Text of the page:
Bank Acounts to Avoid Probate: POD vs. ITF accounts

I received an interesting question about the difference for asset protection purposes between bank accounts titled “ITF”, or in trust for, and bank accounts titled “POD”, pay on death. An example of each account title would be as follows: “John ITF Mary” and John POD Mary. Both accounts are set up by John and funded with John’s money. In both cases, when John dies all the money in the accounts passes to Mary outside of any probate of John’s estate. The writer reported that one Florida bank permits only ITF accounts whereas a different Florida bank uses only POD accounts. Does the choice of these two titles make any difference in terms of protecting the money from John’s creditors during his lifetime.

Here’s my understanding, although I know of no cases comparing the two types of accounts.. ITF , “in trust for” implies the existence of a trust relationship so that the beneficiary of the trust (Mary) would have equitable ownership in the account funds from the day John funds the account. . Of John opened a POD account  Mary would have no rights or interest in the account during John’s life, and Mary would first acquire an interest upon John’s death. From an asset protection standpoint, John is a trustee over Mary’s money during his life in the case of an ITF account, and John has no equitable ownership in the money which would be vulnerable to his creditors.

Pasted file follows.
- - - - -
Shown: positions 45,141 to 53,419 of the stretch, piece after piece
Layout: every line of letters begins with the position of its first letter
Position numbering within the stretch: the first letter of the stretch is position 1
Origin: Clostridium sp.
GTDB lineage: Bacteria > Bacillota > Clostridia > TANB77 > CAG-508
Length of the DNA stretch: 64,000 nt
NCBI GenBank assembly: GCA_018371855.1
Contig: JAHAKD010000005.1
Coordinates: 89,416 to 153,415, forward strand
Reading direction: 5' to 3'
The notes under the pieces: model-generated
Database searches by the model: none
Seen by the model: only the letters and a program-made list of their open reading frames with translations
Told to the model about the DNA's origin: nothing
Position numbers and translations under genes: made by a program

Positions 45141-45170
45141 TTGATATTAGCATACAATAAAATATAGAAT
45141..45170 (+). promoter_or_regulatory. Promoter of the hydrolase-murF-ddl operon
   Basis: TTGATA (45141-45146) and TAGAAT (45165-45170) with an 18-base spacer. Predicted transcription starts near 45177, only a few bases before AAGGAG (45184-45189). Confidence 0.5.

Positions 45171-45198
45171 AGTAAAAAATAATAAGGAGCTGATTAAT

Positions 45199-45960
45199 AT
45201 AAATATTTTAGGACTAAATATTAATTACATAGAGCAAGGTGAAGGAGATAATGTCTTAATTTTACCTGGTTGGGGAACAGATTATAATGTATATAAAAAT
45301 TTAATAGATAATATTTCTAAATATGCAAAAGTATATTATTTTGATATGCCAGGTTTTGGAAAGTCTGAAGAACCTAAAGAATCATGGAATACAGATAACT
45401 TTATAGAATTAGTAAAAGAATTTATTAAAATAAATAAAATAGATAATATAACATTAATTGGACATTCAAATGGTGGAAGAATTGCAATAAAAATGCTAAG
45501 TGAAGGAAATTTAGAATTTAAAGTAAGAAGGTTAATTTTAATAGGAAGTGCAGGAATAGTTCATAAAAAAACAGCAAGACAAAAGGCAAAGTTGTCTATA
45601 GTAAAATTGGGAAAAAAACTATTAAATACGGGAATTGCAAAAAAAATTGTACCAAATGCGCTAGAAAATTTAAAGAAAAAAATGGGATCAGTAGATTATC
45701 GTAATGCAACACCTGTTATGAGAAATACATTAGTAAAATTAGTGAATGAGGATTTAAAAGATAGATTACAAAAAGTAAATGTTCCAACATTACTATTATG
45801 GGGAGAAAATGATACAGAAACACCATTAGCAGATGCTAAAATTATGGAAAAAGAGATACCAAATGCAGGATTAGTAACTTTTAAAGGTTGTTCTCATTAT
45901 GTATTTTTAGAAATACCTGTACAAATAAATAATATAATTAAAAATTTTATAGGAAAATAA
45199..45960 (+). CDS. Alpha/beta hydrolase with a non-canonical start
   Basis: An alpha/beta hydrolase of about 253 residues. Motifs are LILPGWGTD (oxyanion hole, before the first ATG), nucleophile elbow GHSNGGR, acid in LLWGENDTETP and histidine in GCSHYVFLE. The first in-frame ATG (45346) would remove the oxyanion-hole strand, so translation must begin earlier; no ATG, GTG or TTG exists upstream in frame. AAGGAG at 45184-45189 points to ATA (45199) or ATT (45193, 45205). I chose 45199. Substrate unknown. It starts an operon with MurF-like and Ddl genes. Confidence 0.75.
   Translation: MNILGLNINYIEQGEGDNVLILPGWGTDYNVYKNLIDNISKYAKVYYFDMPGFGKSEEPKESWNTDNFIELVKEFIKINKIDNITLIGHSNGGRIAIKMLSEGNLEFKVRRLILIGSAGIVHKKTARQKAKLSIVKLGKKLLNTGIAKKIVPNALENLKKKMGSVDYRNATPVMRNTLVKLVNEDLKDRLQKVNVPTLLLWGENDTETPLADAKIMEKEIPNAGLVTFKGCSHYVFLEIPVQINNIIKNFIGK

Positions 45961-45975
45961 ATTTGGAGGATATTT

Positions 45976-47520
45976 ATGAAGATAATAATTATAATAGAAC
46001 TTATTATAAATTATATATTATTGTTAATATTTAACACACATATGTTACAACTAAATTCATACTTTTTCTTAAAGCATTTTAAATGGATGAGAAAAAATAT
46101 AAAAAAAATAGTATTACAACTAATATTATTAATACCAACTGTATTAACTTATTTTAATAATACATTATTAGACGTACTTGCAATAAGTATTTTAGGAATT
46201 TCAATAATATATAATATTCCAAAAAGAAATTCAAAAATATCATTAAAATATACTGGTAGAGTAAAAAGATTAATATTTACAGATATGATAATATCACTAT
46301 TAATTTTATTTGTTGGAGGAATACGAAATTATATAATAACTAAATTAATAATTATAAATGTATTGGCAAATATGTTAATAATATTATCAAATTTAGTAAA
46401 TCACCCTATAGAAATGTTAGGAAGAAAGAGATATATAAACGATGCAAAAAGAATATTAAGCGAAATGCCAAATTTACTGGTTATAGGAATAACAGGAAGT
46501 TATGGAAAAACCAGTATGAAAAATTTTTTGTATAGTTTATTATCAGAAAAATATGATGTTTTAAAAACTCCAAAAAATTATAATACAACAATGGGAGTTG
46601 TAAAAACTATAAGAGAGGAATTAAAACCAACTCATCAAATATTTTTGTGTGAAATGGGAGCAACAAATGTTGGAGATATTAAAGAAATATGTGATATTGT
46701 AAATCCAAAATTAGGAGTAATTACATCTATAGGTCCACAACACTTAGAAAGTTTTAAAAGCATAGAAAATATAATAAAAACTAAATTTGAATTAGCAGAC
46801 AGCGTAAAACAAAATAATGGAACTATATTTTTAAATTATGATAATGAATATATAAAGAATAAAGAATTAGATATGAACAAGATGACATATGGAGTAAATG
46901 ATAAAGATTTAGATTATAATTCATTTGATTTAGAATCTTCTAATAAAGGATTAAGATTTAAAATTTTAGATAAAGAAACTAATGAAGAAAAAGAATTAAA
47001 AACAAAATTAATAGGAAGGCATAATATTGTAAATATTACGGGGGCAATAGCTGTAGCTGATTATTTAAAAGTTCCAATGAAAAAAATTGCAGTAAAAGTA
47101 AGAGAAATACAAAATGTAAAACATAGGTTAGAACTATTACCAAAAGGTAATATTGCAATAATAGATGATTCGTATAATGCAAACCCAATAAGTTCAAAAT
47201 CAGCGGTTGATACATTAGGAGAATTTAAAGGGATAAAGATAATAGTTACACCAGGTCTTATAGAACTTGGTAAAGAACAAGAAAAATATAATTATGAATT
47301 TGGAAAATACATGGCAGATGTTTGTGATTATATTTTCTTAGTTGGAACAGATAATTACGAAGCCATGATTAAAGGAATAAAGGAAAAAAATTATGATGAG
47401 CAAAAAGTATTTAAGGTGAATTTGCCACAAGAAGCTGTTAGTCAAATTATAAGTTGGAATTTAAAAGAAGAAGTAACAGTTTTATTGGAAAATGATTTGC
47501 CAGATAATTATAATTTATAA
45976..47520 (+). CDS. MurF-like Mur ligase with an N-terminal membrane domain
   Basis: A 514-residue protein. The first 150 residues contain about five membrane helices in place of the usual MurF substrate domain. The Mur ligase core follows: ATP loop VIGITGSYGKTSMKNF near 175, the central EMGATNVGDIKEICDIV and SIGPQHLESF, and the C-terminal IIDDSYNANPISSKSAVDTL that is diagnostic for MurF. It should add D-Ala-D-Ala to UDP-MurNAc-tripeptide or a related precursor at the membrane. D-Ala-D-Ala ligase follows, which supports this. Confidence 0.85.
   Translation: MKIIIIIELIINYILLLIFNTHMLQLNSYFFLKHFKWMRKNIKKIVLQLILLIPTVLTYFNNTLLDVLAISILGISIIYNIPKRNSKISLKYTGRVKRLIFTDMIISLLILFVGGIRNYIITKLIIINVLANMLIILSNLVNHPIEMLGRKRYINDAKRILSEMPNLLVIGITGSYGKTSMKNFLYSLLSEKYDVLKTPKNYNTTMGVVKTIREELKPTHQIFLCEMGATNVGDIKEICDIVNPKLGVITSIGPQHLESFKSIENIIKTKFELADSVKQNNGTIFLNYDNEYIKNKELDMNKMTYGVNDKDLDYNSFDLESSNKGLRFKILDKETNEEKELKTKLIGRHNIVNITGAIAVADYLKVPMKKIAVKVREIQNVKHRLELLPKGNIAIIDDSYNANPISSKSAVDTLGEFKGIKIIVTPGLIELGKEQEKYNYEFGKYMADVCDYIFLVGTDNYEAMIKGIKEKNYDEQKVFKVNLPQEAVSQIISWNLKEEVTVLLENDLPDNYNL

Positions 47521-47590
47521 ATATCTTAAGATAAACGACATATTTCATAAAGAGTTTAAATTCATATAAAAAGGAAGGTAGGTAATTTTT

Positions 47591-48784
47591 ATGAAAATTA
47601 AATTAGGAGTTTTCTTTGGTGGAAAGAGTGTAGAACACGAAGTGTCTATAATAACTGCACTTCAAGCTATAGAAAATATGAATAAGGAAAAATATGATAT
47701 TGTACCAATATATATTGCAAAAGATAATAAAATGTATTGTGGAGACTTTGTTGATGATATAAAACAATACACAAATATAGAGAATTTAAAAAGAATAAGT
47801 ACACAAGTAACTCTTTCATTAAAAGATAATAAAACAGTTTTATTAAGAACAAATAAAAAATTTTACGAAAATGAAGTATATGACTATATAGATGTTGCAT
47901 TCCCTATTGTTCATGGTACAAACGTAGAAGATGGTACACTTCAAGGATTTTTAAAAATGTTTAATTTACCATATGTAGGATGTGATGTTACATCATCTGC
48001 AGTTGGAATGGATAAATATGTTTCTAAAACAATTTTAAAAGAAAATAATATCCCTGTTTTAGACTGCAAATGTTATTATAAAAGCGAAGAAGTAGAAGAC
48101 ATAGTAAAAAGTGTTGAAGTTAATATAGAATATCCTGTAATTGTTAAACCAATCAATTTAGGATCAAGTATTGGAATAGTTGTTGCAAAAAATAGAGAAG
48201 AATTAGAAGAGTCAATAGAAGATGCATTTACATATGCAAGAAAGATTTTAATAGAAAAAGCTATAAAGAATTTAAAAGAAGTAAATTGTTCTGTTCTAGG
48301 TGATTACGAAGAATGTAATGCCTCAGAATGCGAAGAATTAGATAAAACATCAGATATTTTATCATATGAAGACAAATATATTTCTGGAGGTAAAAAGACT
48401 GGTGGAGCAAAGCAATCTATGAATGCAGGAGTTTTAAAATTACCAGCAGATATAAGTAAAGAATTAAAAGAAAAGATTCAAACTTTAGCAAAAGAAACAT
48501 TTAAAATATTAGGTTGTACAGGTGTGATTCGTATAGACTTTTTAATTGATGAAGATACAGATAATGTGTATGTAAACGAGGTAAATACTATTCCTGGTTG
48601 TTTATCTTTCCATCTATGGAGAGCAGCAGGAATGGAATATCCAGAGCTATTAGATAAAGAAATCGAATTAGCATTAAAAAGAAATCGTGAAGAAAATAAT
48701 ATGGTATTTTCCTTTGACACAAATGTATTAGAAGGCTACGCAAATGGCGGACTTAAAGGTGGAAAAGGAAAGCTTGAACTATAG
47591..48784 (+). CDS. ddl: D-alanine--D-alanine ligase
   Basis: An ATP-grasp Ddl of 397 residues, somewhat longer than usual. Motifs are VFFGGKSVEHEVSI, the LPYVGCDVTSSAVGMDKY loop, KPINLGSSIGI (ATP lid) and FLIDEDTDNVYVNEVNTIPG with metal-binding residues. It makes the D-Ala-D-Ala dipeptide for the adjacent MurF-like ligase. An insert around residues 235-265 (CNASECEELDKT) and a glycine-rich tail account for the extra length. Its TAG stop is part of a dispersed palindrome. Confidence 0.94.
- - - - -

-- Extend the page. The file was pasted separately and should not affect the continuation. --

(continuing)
Creation of the ITF account is an immediate gift in trust to Mary. If John’s POD account John has a life estate in the account and the beneficiary has a remainder interest. During his lifetime John has full access to money in his POD account; Mary’s interest is limited to what is left in the POD account upon John’s death.. Because John can access for his own use money in a POD account during his lifetime I expect that John’s creditors could attack money his POD account as they can get whatever rights John has in the POD account. For that reason, I believe an ITF account provides better asset protection as well as probate avoidance.

Page last updated on May 22, 2020

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